In the last academic year there were 20,378 primary students and 15,773 secondary school students in the county, and between 2015 and 2016 there were 20,135 primary and 15,690 secondary students.

The figures follow a national increase in exclusion rates.

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The number of permanent exclusions across all state-funded primary, secondary and special schools has increased from 5,795 in 2014/15 to 6,685 in 2015/16, the latest figures show.

Chris Mathews, commissioner for education improvement and efficiency at Shropshire Council said: “Shropshire has had very low rates of exclusions over time. There is a national trend of rising exclusions resulting from a range of factors, including changes to curriculum and funding for schools, and local authorities. Shropshire Council continues to support school leaders to promote inclusion and meet the needs of their pupils.”

Exclusion a costly move

  • Cost of 18 permanent exclusions during the Autumn term – £83,603.26
  • Individual cost of permanent exclusions during Autumn term – £2,812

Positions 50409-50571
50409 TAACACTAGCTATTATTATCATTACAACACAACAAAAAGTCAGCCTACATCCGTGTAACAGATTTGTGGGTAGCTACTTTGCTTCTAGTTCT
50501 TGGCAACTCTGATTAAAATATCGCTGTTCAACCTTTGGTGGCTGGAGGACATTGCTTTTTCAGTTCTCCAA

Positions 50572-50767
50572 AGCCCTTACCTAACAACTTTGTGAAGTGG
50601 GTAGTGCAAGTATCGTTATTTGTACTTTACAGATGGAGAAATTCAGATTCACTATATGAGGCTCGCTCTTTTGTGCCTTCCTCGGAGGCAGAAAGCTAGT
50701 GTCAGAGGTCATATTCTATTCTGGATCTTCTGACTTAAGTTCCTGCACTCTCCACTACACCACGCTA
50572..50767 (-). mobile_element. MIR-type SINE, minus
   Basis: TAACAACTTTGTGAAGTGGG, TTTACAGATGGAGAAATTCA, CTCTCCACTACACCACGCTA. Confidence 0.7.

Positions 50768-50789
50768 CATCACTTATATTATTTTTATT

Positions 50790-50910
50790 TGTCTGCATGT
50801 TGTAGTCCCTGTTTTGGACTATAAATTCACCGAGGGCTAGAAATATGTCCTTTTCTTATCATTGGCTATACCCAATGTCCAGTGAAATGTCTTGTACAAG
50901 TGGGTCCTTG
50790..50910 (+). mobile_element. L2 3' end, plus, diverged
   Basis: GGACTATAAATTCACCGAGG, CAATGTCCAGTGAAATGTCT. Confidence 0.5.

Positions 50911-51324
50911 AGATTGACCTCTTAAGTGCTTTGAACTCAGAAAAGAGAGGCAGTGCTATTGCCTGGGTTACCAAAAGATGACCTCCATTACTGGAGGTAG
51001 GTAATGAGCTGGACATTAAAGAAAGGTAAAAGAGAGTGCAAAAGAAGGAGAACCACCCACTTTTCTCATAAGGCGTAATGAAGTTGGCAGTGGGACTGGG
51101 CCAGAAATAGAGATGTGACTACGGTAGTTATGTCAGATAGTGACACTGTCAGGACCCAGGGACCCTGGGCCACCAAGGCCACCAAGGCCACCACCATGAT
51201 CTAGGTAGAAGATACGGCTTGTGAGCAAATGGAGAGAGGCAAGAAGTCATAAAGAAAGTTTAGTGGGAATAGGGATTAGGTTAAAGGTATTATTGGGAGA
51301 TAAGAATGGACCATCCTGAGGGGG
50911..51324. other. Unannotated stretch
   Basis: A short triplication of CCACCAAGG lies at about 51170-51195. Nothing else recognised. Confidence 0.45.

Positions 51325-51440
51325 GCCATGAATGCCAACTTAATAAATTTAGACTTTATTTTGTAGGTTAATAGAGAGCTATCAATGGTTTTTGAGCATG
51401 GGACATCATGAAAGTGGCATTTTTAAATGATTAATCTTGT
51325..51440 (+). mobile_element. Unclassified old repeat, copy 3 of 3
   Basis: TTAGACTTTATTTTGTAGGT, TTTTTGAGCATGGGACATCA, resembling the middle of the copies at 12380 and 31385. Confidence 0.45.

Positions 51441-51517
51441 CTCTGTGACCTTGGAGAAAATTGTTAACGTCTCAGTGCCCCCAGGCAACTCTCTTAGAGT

• Number of children permanently excluded from secondary schools in the 2017/18 academic year so far – 34
  • Number of children permanently excluded from primary schools in the 2017/18 academic year so far – 10
  • Number of children given fixed term exclusions from secondary school this academic year –
  • Increase in the number of exclusions in the county – 764
  • From 2015 to 2018 using the period 1 September to 31 January there has been a 147 per cent increase in permanent exclusions in the council area.
  • 17 secondary school pupils have received a fixed term exclusion for racist abuse this academic year.
  • Three primary school pupils have permanently excluded for violence against adults this school year.

Primary schools

In Shropshire’s primary schools 10 students have been permanently excluded this academic year.

Three children have been permanently excluded for persistent disruptive behaviour, three exclusions were for physical assaults on adults and another three were for verbally abusing an adult. The academic year has also seen 168 primary school children given fixed term exclusions so far.

One student was excluded for sexual misconduct, two for bullying, and three for damage.

Persistent disruptive behaviour has been the most frequent reason for exclusions, with a total of 62, followed by 45 for physical assault.

Secondary schools

Between September 1 last year and March 1 this year, 34 secondary school students have been permanently excluded in the county.